When thin-film capacitors including film having a high dielectric constant are used to increase the integration density of the integrated circuit, the capacitors must be arranged three-dimensionally so that each capacitor may accumulate great amount of electric charge. To arrange the capacitors so, it is necessary to provide micro-patterning of bottom electrodes. However, processing technology capable of forming such micro-patterned electrodes has not been established yet, as mentioned above.

FIG. 1 shows a known memory cell having a trench capacitor. In the surface of an Si substrate 1 of a first conductivity type, there are formed impurity regions 6a and 6b of the second conductivity type. A gate-insulating film 3 is provided on the impurity regions 6a and 6b and that portion of the Si substrate 1 which lies between the impurity regions 6a and 6b. A word line 4 is provided on the gate insulating film 3. That portion of the Si substrate 1, the gate insulating film 3, the impurity regions 6a and 6b, and the word line 4 constitute a transistor. A trench is made in the Si substrate 1, located near the transistor. A silicon bottom electrode 43, a thermally-oxidized silicon dielectric layer 44, and a top electrode 15 are formed, one upon another, in the trench, forming the trench capacitor. The trench capacitor is connected to the impurity region 6b, whereas a bit line 8 is connected to the impurity region 6a. The memory cell of FIG. 1 further comprises an inter-layer insulating film 7 and an insulating film 9. The film 9 is the top layer of the structure, having a flat upper surface. Where a high dielectric constant film is used in this memory cell, it has the drawback that Ba, Sr or Pb contained in the high dielectric constant film 14 and the noble metal (e.g., Pt) forming the bottom electrode 13 would diffuse into the impurity regions 6a and 6b.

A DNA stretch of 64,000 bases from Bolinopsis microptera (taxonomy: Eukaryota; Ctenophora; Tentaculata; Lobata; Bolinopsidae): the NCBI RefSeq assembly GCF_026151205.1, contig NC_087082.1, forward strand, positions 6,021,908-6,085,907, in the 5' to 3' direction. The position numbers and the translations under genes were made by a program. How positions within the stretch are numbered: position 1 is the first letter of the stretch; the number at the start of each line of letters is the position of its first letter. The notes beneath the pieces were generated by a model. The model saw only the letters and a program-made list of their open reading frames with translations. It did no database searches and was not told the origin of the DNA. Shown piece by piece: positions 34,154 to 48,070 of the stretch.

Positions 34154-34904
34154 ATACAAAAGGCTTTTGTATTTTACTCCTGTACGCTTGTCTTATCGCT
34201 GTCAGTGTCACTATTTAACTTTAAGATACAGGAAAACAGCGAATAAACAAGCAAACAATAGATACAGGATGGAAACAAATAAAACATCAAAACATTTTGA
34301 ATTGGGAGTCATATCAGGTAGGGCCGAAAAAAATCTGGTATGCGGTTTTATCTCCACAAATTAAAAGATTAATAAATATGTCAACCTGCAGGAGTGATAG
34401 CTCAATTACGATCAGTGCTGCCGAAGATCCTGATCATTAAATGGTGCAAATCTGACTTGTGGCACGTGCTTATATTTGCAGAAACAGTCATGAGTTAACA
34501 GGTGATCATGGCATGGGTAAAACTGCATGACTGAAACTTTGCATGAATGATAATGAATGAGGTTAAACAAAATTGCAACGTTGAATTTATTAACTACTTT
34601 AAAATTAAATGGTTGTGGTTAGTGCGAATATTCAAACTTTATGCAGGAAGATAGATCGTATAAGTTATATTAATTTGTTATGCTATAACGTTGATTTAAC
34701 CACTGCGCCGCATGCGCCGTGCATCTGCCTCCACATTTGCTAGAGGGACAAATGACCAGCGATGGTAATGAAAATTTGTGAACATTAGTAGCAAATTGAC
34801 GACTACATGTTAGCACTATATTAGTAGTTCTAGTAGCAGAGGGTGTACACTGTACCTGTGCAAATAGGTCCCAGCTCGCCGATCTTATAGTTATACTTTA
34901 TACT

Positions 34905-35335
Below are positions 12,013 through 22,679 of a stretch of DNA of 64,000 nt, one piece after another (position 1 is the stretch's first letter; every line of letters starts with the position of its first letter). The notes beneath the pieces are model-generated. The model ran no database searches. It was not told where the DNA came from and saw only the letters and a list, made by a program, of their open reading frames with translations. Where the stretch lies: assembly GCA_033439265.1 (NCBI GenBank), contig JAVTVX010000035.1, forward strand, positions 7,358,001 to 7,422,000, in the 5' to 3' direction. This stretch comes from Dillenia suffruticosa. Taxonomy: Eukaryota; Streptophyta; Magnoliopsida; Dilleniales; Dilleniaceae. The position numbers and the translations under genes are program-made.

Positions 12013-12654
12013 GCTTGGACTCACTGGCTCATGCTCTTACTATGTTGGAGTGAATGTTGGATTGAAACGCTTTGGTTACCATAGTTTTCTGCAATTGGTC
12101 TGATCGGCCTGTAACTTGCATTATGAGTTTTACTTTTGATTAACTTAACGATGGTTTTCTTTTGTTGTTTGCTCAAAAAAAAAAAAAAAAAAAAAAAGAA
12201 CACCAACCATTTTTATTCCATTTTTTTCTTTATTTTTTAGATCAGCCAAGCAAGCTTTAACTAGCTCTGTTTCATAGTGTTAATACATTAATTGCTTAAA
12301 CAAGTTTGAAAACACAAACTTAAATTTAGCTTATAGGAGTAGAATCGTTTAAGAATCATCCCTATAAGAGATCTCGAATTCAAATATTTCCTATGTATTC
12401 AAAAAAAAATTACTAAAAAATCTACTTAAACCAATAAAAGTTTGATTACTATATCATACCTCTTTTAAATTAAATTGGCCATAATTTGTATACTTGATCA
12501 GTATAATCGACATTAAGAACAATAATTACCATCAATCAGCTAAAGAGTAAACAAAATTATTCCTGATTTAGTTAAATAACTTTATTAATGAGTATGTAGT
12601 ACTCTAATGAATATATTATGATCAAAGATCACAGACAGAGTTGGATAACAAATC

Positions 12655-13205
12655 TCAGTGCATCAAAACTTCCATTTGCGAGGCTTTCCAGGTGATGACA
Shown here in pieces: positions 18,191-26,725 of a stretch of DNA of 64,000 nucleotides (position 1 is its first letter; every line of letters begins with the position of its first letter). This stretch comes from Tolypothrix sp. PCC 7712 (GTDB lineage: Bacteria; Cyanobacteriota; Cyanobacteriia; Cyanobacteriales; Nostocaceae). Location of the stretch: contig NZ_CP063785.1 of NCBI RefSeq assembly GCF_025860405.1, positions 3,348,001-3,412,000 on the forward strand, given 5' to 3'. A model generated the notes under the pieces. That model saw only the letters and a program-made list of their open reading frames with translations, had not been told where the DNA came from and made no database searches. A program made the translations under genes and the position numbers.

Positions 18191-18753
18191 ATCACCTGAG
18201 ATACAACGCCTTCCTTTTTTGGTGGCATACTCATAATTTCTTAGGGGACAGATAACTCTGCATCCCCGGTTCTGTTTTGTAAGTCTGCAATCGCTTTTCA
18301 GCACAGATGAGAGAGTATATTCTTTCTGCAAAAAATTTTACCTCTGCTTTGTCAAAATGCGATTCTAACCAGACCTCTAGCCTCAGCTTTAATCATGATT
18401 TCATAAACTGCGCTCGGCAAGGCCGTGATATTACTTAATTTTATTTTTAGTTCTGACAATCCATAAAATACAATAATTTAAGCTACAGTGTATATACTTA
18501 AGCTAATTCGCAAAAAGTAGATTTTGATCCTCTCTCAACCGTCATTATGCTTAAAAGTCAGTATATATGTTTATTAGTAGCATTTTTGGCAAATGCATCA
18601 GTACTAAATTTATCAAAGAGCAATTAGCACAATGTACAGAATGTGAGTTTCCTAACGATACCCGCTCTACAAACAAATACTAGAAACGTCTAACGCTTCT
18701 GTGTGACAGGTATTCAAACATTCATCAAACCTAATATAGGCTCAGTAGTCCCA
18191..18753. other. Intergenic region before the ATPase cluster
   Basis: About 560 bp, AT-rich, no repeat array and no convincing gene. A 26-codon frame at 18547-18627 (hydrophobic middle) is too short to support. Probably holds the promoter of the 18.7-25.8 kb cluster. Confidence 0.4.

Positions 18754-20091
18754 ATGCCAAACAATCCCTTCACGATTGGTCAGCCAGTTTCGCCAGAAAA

FIG. 2 shows a known memory cell having a stacked capacitor. As shown in FIG. 2, a capacitor having a convex shape and comprised of a bottom electrode 13, a high dielectric constant film 14 and a top electrode 15 is located above a Si substrate 1. A transistor is formed of a portion of the Si substrate 1, a gate-insulating film 3, impurity regions 6a and 6b and the word line 4. The capacitor and the transistor are isolated from each other by an insulating layer. The high dielectric constant film 14 is used in place of conventional utilized silicon oxide film or silicon nitride film, either conventionally utilized. The film 14 is deposited on the convex surface. If formed by sputtering or chemical vapor deposition (CVD), the high dielectric constant film 14 fails to have a uniform thickness.

SUMMARY OF THE INVENTION

An object of the present invention is to provide a semiconductor memory device which has thin-film capacitors, each having a three-dimensional structure and comprising a bottom electrode containing noble metal and a thin film having a high dielectric constant, capable of accumulating a great amount of electric charge, and which can be made in a small size and a high integration density.

Another object of the present invention is to provide a method of manufacturing a semiconductor memory device, in which bottom electrodes containing noble metal can be formed without performing photolithography or plasma etching.

According an aspect of the invention, there is provided a semiconductor memory device comprising a semiconductor substrate, an insulating layer formed on the substrate and having a trench, and a memory cell having a switching transistor formed in the substrate and a charge storage element formed in the trench. The charge storage element comprises a bottom electrode, a dielectric layer and a top electrode formed one on another in the order mentioned.